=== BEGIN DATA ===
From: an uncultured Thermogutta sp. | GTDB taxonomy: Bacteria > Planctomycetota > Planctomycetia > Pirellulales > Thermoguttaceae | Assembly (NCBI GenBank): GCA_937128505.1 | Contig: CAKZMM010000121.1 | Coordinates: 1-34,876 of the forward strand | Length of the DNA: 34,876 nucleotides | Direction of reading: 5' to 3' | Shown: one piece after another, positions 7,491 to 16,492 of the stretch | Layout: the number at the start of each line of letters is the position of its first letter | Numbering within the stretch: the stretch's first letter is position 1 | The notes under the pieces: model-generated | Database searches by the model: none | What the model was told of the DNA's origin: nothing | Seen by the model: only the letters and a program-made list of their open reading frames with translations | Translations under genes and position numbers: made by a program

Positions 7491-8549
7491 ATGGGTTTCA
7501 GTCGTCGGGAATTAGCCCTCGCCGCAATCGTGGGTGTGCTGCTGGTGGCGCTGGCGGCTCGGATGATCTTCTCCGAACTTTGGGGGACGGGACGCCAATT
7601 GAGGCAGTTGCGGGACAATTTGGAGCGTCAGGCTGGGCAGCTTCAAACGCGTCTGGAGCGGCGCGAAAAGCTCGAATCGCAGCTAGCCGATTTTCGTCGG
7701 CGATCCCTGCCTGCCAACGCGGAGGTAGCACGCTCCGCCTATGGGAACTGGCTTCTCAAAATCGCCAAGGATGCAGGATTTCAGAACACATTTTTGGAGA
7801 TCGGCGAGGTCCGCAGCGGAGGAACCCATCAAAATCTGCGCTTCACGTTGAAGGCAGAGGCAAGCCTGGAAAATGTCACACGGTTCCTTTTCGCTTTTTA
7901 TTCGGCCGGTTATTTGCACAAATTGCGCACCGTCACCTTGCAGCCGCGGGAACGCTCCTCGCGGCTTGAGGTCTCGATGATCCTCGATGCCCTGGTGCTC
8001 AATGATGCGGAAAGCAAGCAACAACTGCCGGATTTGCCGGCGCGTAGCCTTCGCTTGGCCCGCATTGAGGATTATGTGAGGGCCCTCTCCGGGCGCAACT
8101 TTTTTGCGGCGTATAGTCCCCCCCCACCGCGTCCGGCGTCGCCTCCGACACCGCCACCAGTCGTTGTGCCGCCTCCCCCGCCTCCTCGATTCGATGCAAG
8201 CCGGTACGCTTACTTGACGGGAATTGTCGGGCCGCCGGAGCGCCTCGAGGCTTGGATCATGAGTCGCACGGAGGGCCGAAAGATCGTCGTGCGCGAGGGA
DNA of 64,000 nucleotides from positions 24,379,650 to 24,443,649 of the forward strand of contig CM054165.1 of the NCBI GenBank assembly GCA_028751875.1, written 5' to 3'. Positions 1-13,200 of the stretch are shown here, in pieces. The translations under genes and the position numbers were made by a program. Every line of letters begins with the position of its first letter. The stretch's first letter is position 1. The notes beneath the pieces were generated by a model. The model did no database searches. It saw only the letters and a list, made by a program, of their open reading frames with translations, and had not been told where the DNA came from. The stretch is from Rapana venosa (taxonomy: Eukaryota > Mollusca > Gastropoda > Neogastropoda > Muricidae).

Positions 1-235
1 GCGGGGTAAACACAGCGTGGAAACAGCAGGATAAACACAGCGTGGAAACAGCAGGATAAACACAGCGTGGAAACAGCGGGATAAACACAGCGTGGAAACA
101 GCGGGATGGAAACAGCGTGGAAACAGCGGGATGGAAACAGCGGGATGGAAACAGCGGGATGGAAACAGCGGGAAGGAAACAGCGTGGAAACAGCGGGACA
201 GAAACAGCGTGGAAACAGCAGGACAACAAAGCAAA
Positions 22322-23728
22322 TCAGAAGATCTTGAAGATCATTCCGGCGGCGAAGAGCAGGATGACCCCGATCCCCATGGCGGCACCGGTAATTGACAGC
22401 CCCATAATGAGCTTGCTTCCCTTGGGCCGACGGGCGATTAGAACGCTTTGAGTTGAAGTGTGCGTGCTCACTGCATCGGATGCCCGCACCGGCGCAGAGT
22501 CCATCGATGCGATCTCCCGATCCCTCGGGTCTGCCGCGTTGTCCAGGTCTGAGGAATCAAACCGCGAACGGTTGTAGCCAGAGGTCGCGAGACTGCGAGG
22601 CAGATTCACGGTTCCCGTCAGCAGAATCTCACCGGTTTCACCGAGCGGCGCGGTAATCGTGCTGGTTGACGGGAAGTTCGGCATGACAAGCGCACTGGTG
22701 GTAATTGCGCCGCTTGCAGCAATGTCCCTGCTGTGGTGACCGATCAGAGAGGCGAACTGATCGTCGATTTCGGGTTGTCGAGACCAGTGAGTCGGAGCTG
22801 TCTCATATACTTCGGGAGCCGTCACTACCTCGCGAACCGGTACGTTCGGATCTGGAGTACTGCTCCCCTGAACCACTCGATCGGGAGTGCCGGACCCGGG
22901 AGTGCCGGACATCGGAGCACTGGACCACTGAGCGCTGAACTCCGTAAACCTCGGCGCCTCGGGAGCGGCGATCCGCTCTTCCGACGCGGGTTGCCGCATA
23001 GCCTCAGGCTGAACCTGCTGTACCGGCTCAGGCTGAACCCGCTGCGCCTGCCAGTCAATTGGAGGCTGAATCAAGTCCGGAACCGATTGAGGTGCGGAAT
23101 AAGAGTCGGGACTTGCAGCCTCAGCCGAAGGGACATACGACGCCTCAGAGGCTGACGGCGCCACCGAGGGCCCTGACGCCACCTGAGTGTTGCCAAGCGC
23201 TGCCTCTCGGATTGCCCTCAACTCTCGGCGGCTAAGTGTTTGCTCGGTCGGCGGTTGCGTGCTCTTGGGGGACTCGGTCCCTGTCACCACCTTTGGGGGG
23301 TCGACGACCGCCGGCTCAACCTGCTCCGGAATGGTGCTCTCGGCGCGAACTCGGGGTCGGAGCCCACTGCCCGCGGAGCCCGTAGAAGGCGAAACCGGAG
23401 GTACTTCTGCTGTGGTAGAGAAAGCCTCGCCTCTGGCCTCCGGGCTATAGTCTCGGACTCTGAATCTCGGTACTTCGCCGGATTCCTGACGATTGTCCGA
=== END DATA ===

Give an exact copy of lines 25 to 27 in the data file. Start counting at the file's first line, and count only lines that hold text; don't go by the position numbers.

23001 GCCTCAGGCTGAACCTGCTGTACCGGCTCAGGCTGAACCCGCTGCGCCTGCCAGTCAATTGGAGGCTGAATCAAGTCCGGAACCGATTGAGGTGCGGAAT
23101 AAGAGTCGGGACTTGCAGCCTCAGCCGAAGGGACATACGACGCCTCAGAGGCTGACGGCGCCACCGAGGGCCCTGACGCCACCTGAGTGTTGCCAAGCGC
23201 TGCCTCTCGGATTGCCCTCAACTCTCGGCGGCTAAGTGTTTGCTCGGTCGGCGGTTGCGTGCTCTTGGGGGACTCGGTCCCTGTCACCACCTTTGGGGGG